6.2. Uncertainties Related to Forcings

[45] The purpose of CCMVal was to complete model intercomparisons which had the same GHG and CFC scenarios. As a result, the TSAM uncertainties indicated here cannot include any uncertainties in future scenarios. However, the models simulate a variety of results despite many common themes. Therefore the uncertainty in the processes indicated are reflected at least in part by the performance of the schemes in the models. For example, the SSTs used in the models are not identical, since they are, in most cases, those simulated by the core climate model, and in the case of one model the simulations have a coupled ocean. Consequently, the results include some variations due to uncertainties in future SSTs.

6.3. Uncertainties Due to Model Scientific Performance

[46] Naturally, model performance will vary between different regions and indeed different periods. We do not make a strong case for the model performance of Arctic polar loss: the multimodel mean could easily be strongly biased. This is critically dependent on lower stratospheric temperature which is difficult to simulate accurately. Moreover, there is sufficient interannual variability due to the model dynamics that even with a perfect model we could not be certain of simulating the observed trends. These uncertainties are reflected in the large differences between models. Whatever biases remain in polar ozone, the model results represent the best that can be obtained with current understanding. Other processes could be affected by basic model attributes such as upper boundary position or spatial resolution. Only one model had a low top, and only one model is clearly of lower horizontal resolution than the other models. These particular results would have had a small impact on the multimodel mean. Moreover, the performance of individual models could not in general be related to known model weaknesses. For example another model had neither a low top, nor low horizontal resolution and apparently accurate chemistry yet its ozone was still biased high compared with most models.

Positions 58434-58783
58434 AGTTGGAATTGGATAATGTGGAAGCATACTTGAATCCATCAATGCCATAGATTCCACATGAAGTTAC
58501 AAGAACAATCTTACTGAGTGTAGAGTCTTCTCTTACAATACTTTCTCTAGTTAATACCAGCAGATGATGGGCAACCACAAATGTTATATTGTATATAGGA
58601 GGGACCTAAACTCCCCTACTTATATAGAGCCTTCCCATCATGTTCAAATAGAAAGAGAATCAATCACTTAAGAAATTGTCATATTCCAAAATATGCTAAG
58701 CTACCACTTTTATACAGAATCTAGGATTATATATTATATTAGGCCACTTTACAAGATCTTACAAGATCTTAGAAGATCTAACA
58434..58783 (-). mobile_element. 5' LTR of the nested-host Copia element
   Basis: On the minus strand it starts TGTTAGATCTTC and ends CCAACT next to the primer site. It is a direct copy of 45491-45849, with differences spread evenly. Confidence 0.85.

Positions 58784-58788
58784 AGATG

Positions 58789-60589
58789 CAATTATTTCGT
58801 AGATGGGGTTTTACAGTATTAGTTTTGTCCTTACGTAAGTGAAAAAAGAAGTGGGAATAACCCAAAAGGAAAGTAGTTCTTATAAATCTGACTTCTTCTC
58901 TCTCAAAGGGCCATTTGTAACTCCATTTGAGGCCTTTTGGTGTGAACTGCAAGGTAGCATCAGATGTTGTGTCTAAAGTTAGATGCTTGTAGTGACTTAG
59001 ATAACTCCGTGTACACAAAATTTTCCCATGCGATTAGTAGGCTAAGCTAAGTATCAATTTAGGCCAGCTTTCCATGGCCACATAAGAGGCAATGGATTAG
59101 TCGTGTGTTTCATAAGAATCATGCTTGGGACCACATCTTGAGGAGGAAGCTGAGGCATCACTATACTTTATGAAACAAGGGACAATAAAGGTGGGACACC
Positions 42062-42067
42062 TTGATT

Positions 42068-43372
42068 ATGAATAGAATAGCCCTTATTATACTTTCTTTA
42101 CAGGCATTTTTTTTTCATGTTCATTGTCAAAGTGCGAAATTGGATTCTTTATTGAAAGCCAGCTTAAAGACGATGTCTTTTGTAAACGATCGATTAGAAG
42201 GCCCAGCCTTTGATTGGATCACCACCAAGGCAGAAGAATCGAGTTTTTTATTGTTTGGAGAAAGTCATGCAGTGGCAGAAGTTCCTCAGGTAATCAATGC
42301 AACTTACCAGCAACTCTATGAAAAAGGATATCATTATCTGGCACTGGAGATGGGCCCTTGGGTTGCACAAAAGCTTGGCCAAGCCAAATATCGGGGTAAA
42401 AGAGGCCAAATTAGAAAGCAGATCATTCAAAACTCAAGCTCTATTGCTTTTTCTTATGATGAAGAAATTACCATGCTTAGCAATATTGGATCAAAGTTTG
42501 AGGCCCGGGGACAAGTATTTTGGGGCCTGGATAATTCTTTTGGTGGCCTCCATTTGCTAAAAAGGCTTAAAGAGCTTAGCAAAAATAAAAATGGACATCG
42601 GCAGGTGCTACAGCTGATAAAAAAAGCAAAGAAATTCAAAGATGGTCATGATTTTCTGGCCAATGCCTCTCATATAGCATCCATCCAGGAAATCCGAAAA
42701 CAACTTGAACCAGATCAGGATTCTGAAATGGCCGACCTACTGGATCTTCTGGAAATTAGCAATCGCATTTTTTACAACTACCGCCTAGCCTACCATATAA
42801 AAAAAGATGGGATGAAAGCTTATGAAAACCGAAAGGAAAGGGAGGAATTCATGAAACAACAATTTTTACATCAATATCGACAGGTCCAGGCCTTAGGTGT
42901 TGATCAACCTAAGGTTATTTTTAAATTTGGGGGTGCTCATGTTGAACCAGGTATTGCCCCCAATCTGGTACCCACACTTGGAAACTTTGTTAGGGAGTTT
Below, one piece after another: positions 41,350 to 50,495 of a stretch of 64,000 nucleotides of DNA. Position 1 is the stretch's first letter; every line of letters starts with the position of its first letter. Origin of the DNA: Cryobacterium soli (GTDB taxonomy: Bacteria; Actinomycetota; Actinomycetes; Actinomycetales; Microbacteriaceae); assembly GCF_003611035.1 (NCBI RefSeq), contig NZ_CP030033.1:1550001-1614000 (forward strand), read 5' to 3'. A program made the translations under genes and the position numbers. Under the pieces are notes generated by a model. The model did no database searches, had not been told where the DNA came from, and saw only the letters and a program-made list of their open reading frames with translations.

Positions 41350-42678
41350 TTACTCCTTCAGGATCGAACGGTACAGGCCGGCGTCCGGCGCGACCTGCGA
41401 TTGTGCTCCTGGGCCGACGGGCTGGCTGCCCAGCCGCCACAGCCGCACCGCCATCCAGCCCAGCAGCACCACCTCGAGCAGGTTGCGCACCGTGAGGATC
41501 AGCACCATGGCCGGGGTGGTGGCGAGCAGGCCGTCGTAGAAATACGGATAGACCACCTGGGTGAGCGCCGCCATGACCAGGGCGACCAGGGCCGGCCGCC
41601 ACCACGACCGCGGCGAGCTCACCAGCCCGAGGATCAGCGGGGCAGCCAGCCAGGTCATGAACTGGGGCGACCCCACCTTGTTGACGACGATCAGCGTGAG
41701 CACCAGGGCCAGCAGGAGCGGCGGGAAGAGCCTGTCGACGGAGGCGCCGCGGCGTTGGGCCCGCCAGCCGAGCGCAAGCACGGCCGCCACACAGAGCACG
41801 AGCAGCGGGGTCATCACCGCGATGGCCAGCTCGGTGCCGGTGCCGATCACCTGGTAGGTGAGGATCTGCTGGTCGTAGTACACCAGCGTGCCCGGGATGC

7. Summary

[47] A time series additive model (TSAM) analysis has been used to make individual and multimodel trend estimates, which may be used to make rigorous statistical inferences. One of the main goals of this analysis was to produce quantitative multimodel ozone projections with associated uncertainty estimates. Another goal was the careful comparison of ozone projections between the CCMVal-1 and CCMVal-2 data sets to identify areas where models have improved and areas that continue to require modeling effort. In the application of the TSAM analysis it is clear that there are a number of practical issues that can influence this comparison (e.g., longer, more complete time series of the period of interest were submitted to CCMVal-2 compared to CCMVal-1).

[48] Overall, the model results obtained in CCMVal-2 were similar to those obtained in CCMVal-1. Although the model spread in the two assessments was similar, due in part to more models being available in CCMVal-2, more confidence can be attached to the results obtained. This is because for the CCMVal-2 models several factors have been improved, including a general improvement in Cly amounts. As a result, the differences in chlorine amount had less influence on ozone than in CCMVal-1 and the differences in model results were less dependent on those differences. Consequently, other processes, such as the strength of the circulation and possibly the temperature-dependent chemistry are likely playing a relatively greater role in the differences between model results.

[49] Other important differences in the two assessments were the earlier starting date of the simulations in CCMVal-2 and the fact that a large majority of the simulations covered the full 1960–2100 period of special interest. Even then, because of the likelihood of some ozone loss prior to 1970, it would in future be preferable to start simulations as early as 1950 (as several modeling groups did) in order to allow for model initialization issues.